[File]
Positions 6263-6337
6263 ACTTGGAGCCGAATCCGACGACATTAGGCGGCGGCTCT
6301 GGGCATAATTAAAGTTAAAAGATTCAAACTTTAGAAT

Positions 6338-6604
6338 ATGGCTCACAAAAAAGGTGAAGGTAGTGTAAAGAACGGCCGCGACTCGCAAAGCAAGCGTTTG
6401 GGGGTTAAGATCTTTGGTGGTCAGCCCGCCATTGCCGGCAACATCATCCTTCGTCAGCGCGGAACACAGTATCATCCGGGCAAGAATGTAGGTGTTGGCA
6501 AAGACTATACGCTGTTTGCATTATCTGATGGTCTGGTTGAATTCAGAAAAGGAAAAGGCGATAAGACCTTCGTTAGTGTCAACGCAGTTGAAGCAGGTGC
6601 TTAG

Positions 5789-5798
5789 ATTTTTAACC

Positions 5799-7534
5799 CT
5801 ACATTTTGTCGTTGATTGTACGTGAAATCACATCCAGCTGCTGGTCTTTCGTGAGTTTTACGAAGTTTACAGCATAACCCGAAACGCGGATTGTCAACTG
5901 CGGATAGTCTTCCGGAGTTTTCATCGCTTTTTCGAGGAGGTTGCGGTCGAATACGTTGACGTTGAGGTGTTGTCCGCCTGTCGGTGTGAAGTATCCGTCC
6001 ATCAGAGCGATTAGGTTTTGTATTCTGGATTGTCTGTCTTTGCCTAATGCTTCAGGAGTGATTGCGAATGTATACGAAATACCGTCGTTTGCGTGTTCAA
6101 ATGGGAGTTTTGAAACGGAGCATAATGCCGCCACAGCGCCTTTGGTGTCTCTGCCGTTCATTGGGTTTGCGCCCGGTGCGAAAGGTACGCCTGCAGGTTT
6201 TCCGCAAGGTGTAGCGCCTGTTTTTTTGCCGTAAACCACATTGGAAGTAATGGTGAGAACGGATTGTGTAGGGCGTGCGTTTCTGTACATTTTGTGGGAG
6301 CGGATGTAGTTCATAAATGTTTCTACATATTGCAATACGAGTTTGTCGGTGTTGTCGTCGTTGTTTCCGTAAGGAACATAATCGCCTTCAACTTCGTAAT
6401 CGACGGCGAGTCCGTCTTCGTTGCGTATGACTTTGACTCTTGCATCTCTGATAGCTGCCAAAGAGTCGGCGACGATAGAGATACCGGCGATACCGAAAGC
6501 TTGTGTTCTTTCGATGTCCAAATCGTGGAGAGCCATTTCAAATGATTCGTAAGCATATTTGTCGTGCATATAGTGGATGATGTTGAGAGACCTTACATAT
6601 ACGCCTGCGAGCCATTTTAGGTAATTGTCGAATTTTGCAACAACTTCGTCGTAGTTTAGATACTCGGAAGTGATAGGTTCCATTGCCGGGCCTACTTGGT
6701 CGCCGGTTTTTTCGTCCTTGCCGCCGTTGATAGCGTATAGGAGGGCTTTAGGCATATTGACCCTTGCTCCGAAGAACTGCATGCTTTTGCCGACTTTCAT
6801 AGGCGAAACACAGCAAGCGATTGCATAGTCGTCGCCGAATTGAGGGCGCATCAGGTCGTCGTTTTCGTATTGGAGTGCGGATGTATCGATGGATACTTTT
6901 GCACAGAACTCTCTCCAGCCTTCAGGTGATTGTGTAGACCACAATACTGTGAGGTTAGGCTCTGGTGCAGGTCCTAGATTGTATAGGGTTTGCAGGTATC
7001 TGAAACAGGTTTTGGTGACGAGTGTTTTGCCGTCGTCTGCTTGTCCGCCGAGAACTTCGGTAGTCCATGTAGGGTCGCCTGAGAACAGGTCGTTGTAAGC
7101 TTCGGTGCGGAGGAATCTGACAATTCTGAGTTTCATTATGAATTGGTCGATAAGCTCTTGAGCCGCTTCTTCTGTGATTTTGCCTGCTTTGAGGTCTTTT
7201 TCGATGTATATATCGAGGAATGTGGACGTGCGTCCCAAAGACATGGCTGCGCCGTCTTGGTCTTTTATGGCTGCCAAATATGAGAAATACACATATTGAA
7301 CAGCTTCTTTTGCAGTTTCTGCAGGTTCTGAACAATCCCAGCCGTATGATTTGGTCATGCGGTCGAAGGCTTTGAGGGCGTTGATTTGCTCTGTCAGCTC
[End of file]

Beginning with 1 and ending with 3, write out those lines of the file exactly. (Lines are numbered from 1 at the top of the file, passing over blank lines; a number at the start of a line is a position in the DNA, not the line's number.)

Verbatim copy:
Positions 6263-6337
6263 ACTTGGAGCCGAATCCGACGACATTAGGCGGCGGCTCT
6301 GGGCATAATTAAAGTTAAAAGATTCAAACTTTAGAAT